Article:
Dictionary of Welsh Biography

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BROCHWEL YSGYTHROG , more correctly ‘Ysgithrog,’ i.e. ‘of the tusks’ ( fl. 550 ), prince .

He was, according to tradition, the outstanding figure in the older line of rulers of Powys , insomuch that the poets came to call Powys the land of Brochwel . He was the son of Cyngen and the father of Cynan Garwyn and of S. Tysilio , founder of the ancient church of Meifod . As his grandson, Selyf ap Cynan , fell while leading the Welsh in the battle of Chester ( c . 613 ), he cannot be the Brocmail mentioned by Bede as playing a cowardly part on the same occasion. According to the legend of S. Melangell of Pennant , supported by Gerald of Wales , he had a royal seat at Shrewsbury , not yet occupied by the Mercians and bearing the Welsh name of Pengwern ; this is variously placed on the site occupied later by the castle and on that of (old) S. Chad's .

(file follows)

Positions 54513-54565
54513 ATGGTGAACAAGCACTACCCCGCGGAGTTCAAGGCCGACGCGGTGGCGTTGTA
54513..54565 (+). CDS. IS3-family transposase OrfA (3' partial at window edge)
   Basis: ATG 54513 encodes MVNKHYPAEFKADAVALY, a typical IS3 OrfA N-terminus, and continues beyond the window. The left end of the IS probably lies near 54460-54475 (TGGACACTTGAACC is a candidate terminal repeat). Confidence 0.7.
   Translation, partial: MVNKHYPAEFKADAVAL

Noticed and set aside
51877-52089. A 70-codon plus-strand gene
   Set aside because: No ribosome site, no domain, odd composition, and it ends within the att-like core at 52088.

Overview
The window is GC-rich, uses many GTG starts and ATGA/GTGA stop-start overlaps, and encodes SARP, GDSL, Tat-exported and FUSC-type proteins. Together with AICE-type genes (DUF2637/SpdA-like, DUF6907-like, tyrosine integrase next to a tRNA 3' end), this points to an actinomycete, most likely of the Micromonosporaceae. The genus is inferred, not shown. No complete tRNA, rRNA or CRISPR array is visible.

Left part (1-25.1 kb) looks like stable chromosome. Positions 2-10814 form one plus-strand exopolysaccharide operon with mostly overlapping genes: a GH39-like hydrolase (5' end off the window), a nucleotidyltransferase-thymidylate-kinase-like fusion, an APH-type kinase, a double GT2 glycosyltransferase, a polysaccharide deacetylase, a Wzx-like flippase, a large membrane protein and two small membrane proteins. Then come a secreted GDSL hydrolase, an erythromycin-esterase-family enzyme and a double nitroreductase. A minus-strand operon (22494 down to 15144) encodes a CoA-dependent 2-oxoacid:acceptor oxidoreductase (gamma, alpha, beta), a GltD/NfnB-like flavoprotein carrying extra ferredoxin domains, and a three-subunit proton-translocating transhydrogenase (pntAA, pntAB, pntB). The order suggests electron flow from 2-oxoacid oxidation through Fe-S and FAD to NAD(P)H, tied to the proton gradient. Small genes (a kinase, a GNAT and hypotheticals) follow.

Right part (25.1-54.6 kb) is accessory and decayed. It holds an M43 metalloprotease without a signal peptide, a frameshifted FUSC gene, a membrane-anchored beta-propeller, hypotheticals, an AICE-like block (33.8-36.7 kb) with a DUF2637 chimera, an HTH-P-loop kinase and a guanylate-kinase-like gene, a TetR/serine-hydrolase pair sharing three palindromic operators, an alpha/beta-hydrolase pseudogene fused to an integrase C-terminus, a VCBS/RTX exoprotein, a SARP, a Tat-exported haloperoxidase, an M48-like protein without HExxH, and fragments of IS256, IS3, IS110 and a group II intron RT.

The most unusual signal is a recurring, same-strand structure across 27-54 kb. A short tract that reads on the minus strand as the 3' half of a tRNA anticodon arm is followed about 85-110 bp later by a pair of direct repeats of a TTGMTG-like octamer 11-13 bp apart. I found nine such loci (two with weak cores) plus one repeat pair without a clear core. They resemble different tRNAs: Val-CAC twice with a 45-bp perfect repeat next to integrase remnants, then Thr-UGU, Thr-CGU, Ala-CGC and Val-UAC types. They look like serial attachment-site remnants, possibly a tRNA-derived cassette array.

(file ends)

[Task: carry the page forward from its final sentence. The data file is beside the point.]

• A History of Wales: from the Earliest Times to the Edwardian Conquest , 180-1, 196, 243, 247;
  • Cywyddau Iolo Goch ac Eraill, 1350–1450 , 356.


Sir John Edward Lloyd, D.Litt., F.B.A., F.S.A. (1861-1947), Bangor

Published date: 1959